Lawmakers went on record Wednesday to express their frustration with the Trump administration's growing use of tariffs as the Senate passed a nonbinding resolution designed to give Congress more say about trade penalties.
The opening shots were fired when the Trump administration imposed a 25 percent tariff on $34 billion of imports from China, and Beijing promptly retaliated with duties on an equal amount of American products.
The European Union is set Friday to slap tariffs on $3.4 billion in American products. India and Turkey have already targeted products ranging from rice to autos to sunscreen. And a showdown with China still looms.
President Trump has ordered tariffs on $50 billion in Chinese goods in response to Beijing's forced transfer of U.S. technology and alleged intellectual property theft, and threatened to impose duties on $400 billion more.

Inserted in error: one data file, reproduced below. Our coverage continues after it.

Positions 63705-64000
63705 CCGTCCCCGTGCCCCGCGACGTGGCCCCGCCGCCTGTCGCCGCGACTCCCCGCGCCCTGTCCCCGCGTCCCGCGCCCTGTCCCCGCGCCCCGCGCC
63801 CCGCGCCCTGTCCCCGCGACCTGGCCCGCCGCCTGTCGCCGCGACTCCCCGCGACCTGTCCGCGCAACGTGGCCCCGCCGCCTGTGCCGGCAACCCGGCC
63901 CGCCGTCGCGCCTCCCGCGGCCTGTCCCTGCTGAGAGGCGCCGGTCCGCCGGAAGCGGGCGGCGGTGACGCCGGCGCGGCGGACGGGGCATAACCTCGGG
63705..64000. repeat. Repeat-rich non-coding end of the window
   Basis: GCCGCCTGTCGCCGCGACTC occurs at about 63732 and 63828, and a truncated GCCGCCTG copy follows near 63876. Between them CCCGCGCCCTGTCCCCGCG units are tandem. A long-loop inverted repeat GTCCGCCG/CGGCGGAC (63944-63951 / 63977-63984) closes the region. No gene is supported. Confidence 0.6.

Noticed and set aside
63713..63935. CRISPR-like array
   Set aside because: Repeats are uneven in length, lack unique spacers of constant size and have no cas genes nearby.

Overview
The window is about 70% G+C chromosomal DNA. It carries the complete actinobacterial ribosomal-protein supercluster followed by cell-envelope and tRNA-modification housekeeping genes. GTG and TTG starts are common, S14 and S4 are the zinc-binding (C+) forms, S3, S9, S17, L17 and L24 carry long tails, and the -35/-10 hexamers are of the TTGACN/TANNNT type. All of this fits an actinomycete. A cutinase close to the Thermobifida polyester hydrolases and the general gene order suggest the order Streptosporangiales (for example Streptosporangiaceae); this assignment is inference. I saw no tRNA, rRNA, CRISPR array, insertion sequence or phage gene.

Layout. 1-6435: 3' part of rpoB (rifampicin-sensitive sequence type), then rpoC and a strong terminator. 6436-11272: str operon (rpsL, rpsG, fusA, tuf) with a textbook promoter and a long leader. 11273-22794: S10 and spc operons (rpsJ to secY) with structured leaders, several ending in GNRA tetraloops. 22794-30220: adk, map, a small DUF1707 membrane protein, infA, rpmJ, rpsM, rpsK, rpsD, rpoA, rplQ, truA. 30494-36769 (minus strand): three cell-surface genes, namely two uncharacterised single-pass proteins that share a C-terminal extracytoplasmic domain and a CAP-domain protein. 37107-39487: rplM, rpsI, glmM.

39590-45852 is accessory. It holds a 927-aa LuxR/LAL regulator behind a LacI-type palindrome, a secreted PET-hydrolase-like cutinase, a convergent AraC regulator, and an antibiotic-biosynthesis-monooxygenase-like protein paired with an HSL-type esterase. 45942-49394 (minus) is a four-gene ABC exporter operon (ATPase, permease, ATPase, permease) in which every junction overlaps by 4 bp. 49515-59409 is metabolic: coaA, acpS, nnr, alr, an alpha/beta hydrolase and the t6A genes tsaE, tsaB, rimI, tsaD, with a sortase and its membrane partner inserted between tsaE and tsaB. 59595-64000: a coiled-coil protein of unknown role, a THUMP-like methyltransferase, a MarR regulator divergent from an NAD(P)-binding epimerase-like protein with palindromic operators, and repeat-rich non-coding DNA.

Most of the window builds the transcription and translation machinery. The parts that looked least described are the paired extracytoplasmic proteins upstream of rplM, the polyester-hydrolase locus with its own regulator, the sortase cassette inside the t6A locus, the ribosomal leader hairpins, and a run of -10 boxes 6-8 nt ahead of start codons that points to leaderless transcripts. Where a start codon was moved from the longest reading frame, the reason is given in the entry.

In announcing the tariffs, President Donald Trump said he was fulfilling a campaign pledge to crack down on what he contends are China's unfair trade practices and its efforts to undermine U.S. technology and intellectual property.
Now in a tit-for-tat fight with the United States, the global superpower vowed Friday to retaliate if President Donald Trump makes good on his threat to apply tariffs to an additional $100 billion worth of Chinese goods.
President Trump's surprise move came a day after Beijing announced plans to tax $50 billion in American products, including soybeans and small aircraft, in response to a U.S. move this week to slap tariffs on $50 billion in Chinese imports.